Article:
2 Corinthians 13:7
Now I pray to God that ye do no evil; not that we should appear approved, but that ye should do that which is honest, though we be as reprobates.
Now l pray to God,.... A strong mark of the apostle's affection for them. For though they used him so ill, he took every way and method to do them good; he not only wrote to them, sent the brethren to them, but put up his supplications at the throne of grace for them: The Alexandrian copy, the Vulgate Latin, and Ethiopic versions, read, "we pray", &c. And one of his petitions for them was,
that ye do no evil; which, though impracticable and impossible, considering the situation of the people of God in this world, yet is desirable by every good man, both for himself and others; and was desired by the apostle, partly that their consciences might not be wounded, their souls grieved, their peace broke in upon, and their comforts lost; and partly that the name of God, and his cause and truths, might not be blasphemed; and chiefly that he might have no opportunity of exercising his apostolical rod for their correction:
not that we should appear approved. This was a clear case that he sought their good, and not his own credit, and the exercise of power; if they committed evil, his faithfulness would be seen in reproving, rebuking, and exhorting them; and if they continued impenitent, his apostolical authority would be manifest in their punishment, so that he would appear approved, or with a proof of the power of Christ in him; but this he did not desire, but most earnestly wished there might be no occasion for any such evidence:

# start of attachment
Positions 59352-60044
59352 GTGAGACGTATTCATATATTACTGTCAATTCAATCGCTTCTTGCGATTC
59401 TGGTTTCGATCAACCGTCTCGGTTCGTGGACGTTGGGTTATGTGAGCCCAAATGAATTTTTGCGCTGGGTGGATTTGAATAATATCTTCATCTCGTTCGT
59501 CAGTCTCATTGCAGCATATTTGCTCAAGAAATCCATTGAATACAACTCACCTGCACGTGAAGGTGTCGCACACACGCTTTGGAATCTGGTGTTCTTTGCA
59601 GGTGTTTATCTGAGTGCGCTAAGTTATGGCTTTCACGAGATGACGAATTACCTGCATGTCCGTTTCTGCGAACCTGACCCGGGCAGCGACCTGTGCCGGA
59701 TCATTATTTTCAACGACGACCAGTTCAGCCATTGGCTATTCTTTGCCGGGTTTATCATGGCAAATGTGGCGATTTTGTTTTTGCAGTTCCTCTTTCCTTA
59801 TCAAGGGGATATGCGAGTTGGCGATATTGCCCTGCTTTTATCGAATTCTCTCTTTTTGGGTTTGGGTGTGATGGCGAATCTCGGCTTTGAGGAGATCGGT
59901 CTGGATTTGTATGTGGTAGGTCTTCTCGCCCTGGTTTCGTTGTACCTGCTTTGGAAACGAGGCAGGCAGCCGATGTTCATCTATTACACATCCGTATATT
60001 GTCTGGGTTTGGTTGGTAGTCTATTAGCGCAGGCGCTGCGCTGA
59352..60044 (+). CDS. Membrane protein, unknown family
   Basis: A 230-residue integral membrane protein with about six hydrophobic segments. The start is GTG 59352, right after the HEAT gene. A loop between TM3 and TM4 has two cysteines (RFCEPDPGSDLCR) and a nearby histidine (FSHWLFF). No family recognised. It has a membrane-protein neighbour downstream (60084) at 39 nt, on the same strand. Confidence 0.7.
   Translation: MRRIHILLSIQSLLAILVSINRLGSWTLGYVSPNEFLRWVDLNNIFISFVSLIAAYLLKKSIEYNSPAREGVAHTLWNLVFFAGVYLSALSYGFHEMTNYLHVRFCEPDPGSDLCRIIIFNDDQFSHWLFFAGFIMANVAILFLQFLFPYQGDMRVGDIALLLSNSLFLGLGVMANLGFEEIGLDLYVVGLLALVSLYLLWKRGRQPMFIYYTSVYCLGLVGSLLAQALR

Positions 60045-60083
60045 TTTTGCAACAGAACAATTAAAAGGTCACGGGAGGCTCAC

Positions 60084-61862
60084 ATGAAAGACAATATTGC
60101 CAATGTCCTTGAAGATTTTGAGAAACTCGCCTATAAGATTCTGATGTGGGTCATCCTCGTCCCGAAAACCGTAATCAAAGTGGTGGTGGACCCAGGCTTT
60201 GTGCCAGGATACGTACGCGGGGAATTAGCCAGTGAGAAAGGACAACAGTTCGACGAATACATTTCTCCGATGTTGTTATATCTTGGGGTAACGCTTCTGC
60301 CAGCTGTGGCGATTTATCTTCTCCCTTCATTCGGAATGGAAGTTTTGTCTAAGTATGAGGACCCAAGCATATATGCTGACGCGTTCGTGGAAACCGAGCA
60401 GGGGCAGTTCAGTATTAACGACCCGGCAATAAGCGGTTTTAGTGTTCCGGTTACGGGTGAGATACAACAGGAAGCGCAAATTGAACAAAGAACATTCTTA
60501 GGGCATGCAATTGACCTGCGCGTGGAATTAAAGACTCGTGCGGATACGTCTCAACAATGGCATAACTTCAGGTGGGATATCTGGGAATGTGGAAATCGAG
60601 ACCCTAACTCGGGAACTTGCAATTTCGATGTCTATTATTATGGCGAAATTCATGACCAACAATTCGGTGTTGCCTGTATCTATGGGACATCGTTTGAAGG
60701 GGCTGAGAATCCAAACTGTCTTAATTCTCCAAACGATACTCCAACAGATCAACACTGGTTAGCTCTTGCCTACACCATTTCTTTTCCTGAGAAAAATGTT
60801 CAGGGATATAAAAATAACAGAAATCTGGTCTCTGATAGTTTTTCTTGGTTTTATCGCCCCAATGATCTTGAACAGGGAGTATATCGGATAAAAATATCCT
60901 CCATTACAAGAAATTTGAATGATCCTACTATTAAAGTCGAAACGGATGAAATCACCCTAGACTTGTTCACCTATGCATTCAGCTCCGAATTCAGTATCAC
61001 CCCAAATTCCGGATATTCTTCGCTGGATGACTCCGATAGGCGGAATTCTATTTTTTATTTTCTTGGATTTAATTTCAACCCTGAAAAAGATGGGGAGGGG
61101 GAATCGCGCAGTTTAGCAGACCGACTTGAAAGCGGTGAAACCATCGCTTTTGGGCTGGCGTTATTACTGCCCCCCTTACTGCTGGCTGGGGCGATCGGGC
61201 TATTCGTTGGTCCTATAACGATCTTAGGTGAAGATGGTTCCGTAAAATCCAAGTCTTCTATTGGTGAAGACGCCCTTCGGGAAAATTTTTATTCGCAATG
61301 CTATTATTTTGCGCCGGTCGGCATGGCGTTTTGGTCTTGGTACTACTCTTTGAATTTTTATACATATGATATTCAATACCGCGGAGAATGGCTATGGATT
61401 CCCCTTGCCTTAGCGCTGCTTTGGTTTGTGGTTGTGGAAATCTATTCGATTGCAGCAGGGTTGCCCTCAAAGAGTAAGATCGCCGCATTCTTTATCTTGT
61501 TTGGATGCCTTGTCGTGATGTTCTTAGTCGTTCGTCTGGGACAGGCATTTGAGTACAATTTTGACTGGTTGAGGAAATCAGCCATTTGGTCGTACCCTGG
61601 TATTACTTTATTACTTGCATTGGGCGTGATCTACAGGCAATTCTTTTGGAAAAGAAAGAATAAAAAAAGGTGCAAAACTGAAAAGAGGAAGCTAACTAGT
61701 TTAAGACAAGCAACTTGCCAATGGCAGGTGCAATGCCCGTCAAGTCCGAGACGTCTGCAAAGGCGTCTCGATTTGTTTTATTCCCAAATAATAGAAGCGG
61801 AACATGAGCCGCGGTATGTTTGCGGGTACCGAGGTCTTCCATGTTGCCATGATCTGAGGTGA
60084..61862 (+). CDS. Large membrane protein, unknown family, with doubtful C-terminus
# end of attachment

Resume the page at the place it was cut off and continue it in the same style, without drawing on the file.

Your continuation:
but that they should do that which is honest; or "good", both in the sight of God and men, that which is according to the will of God, springs from love, is done in faith, and with a view to the glory of God; and the apostle's praying, both that they might be kept from evil, and do that which is good, shows the impotence of man's free will, the necessity of the grace of God to abstain from sin, and perform good works; and this the apostle earnestly desired,
though, says be,
we be as reprobates; weak and infirm persons, incapable of giving any proof of the power of Christ, and appear as such, who have no marks of apostolical authority. The apostle chose rather to be looked upon as a poor, mean, and insignificant person, than that they should sin, and require the exercise of his chastising rod, whereby he would be seen to be what they called in question.